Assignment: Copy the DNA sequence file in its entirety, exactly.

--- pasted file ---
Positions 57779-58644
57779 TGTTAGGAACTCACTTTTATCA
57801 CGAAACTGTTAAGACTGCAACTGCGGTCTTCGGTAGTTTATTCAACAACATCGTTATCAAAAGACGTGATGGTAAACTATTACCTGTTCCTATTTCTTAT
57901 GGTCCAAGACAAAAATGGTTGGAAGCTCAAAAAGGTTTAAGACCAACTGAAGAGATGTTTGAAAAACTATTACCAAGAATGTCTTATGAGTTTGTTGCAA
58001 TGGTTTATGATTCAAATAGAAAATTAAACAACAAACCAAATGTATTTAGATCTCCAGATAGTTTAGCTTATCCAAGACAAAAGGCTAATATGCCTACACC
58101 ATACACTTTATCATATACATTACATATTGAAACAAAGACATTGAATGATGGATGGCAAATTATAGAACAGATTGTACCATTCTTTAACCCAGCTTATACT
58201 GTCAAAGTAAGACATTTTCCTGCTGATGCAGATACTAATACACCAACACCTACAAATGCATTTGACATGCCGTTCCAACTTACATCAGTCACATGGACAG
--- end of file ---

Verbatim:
Positions 57779-58644
57779 TGTTAGGAACTCACTTTTATCA
57801 CGAAACTGTTAAGACTGCAACTGCGGTCTTCGGTAGTTTATTCAACAACATCGTTATCAAAAGACGTGATGGTAAACTATTACCTGTTCCTATTTCTTAT
57901 GGTCCAAGACAAAAATGGTTGGAAGCTCAAAAAGGTTTAAGACCAACTGAAGAGATGTTTGAAAAACTATTACCAAGAATGTCTTATGAGTTTGTTGCAA
58001 TGGTTTATGATTCAAATAGAAAATTAAACAACAAACCAAATGTATTTAGATCTCCAGATAGTTTAGCTTATCCAAGACAAAAGGCTAATATGCCTACACC
58101 ATACACTTTATCATATACATTACATATTGAAACAAAGACATTGAATGATGGATGGCAAATTATAGAACAGATTGTACCATTCTTTAACCCAGCTTATACT
58201 GTCAAAGTAAGACATTTTCCTGCTGATGCAGATACTAATACACCAACACCTACAAATGCATTTGACATGCCGTTCCAACTTACATCAGTCACATGGACAG